The province of Punjab in Muslim-majority Pakistan has reserved five percent of all government positions for minority groups, including Christians, but the only type of employment allocated for them are generally low-skill janitorial “sweeper” jobs.
The Pakistan Christian Post reports that an advertisement announcing jobs available at the government-run hospital known as the Punjab Institute of Cardiology in Lahore has only allotted janitorial positions to fulfill the five percent quota for minorities, namely Christians.
Allocating low-skill jobs as part of the mandated five percent quota happens regularly in Punjab, home to many residents who were considered “landless, unskilled, poor laborers, and peasants,” as well as members of low-caste Hindu communities when they converted to Christianity around the time that Pakistan became an independent country in 1947, points out the Herald.
Wilson Chowdhry, the chairman of the London-based charity British Pakistani Christian Association (BPCA), said:
If in the West, prejudice against Muslims can be called racist, as it often is, what can we say about the entrenched and institutionalized discrimination against Christians? The word apartheid is extremely appropriate here, and we call on Western governments to face up to this fact and consider applying to Pakistan the same measures they did against apartheid South Africa.
Some NGOs, such as BPCA, have condemned the allocation of janitorial jobs to Christians as a testament to the ongoing discrimination against minorities in Pakistan.
Critics describe the so-called five percent quota for minorities’ jobs within the government as Pakistan’s “affirmative action” scam — “a sham, and a tool to deliberately discriminate against them,” reports the Christian Post.
Some NGOs have described Punjab’s decision to only offer non-skilled positions to Christians and other minorities as a ploy to maintain Christians in poverty and low-paying jobs.
In other words, the alleged primary goal of the quota system is to keep Christians and other minorities in powerless positions within their government.
The Christian Post notes:
Other jobs such as security guard, ward boy and lift operator are open for the general public to apply for, but the two positions for male and female sanitary worker explicitly state: “Only non-Muslim persons [generally refers to Christians] who belong to minorities will be accommodated.”
If accused of discrimination in court, some human rights activists acknowledge that the Punjab government can argue that they have fulfilled their legal obligation by honoring the quota even if they only offer less than desirable positions.
So, the minority groups’ hands are tied. The only opportunity within the Punjab government available to them is to work as sweepers.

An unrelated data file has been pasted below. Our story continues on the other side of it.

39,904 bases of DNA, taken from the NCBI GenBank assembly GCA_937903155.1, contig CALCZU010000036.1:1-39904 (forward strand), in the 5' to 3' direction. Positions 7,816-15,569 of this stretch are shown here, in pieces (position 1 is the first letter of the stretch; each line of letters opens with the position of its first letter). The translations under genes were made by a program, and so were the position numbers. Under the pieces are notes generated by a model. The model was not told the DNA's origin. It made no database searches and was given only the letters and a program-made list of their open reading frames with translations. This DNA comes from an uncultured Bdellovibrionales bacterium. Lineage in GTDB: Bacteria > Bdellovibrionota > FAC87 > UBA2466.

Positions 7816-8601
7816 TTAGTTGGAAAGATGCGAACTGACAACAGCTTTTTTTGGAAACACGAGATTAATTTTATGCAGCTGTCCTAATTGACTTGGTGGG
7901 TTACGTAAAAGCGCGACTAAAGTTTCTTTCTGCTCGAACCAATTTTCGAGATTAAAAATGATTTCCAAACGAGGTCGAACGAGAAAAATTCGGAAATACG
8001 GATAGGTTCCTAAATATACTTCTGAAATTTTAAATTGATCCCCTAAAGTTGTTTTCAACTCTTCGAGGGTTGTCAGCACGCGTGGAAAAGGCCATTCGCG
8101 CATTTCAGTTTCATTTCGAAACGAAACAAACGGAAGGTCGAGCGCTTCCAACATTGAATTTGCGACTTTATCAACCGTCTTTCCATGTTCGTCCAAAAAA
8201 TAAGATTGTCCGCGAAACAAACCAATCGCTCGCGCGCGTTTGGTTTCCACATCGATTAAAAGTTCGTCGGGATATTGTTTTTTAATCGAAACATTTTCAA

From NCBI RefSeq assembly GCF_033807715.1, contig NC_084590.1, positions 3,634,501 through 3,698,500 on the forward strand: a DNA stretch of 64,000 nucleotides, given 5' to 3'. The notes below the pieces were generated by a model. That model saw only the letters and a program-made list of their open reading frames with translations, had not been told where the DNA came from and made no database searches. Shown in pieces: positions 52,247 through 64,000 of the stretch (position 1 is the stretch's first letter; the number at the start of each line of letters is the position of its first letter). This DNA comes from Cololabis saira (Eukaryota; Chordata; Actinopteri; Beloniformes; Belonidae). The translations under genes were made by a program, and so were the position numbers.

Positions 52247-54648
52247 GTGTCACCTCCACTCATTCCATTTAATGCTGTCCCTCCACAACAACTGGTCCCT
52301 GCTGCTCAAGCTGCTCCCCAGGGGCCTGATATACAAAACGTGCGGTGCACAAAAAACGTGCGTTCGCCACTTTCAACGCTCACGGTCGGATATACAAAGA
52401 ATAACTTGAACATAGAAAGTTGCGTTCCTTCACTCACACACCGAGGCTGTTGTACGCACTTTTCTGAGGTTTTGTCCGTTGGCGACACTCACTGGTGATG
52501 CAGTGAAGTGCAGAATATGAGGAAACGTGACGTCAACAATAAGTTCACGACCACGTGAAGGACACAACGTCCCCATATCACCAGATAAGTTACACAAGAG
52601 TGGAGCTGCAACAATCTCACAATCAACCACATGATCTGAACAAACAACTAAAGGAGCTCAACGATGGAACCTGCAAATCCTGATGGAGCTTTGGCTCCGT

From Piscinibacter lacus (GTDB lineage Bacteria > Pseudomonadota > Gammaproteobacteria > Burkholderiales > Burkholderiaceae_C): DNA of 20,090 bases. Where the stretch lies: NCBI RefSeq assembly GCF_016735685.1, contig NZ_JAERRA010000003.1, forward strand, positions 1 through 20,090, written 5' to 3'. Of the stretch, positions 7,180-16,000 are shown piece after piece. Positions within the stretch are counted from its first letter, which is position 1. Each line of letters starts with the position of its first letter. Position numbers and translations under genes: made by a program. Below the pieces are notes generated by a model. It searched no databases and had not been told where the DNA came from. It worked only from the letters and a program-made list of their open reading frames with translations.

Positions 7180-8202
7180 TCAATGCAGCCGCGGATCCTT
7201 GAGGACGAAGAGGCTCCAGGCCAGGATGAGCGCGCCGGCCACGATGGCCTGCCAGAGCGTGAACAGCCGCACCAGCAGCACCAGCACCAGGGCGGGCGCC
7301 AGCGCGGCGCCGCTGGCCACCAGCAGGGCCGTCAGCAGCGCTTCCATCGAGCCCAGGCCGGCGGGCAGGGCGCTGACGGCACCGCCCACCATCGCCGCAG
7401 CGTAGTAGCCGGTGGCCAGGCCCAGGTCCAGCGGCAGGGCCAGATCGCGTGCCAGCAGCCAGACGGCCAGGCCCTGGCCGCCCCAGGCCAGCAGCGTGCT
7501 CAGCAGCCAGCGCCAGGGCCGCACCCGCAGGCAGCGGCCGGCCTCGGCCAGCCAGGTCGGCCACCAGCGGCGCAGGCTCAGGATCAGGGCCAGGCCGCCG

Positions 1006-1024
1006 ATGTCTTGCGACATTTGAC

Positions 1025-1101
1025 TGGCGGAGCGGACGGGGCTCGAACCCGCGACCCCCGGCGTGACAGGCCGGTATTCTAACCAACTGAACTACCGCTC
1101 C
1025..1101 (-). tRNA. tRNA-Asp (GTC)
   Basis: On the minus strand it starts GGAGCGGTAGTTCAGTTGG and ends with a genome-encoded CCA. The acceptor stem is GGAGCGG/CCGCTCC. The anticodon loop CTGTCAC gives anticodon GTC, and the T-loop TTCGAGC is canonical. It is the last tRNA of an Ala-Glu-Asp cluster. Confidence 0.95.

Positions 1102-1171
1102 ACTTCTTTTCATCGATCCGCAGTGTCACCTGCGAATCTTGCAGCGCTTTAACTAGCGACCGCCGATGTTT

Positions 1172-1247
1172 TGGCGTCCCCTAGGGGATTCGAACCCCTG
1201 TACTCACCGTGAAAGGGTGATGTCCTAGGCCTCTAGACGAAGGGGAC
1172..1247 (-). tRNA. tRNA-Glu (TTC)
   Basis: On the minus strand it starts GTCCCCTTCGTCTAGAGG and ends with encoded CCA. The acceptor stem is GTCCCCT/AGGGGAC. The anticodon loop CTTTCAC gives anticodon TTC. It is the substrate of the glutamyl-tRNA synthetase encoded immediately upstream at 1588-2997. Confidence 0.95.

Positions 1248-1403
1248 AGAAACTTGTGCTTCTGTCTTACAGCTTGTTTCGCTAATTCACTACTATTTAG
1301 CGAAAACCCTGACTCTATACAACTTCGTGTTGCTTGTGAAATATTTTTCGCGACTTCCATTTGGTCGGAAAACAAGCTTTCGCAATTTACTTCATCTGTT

Disabled residents of Punjab have access to more jobs as government employees than Christians and other members of minority groups.
Morris Johns, a researcher for the U.K. Parliament’s All-Party Parliamentary Group on Pakistani Minorities, notes, referring to Muslims: “They are gardeners, drivers and lab attendants, but the hatred against the minorities is such that they are not given an opportunity to apply even for these lowly paid jobs. They want to confine the minorities to just one occupation [sweepers].”
In a letter to the Chief Minister of Punjab voicing dismay about the government jobs reserved for Christians, Jim Shannon, chairman of the All-Party Parliamentary Group on Pakistani Minorities, notes:
This discriminatory advertisement [of Punjab government jobs] skirted the Government’s allocation of 5% quota in employment sector to be reserved for the religious minorities by reserving all the sweepers’ jobs for the non-Muslims. The advertisement is blatantly discriminatory against the religious minorities because whereas females and the disabled people’s quota is widely spread among all the vacancies, the religious minorities quota, on the other hand, has been limited to sweepers only.
Echoing BPCA’s Chowdhry, he refers to the actions taken by the Punjab government as a violation of the Pakistani constitution and human rights.
Although the Punjab Minister for Health is reportedly a Christian himself, he has not spoken against the job discrimination against people who share his faith.
Pakistan Christian Post explains that even members of minority groups who have attained high-ranking positions at the national and provincial levels are discriminated against and excluded from social events by the Muslim majority.
To refer to the minority groups, Muslims often used the terms “bhanghi” and “choora” which translates “to ‘sweeper’ but in essence are insults referring to low caste/status or dark skin,” notes the news outlet.
However, the Muslim majority in Pakistan have not always treated all Christians with disdain.
Converts to Christianity, generally “landless, unskilled, poor laborers, and peasants” who mainly lived in Punjab, were generally considered to be members of low-caste Hindu communities, reported Pakistan’s the Herald.
Meanwhile, “educated Christian professionals, mostly Anglo-Indians and Goans, who lived in big cities such as Karachi and Lahore” were treated better given that they were “from upper-caste Hindus as well as Muslims,” it adds.
Anti-Christian sentiment sanctioned by the government is prevalent in Punjab, the second-largest and most populous province in Pakistan.
This year, Pakistani authorities detained a 70-year-old Christian father and his family, including his three children between the ages of 8 and 14, for an alleged act of blasphemy.
Last October, the government of a city in Punjab banned Christians from gathering in houses to offer their worship or prayers.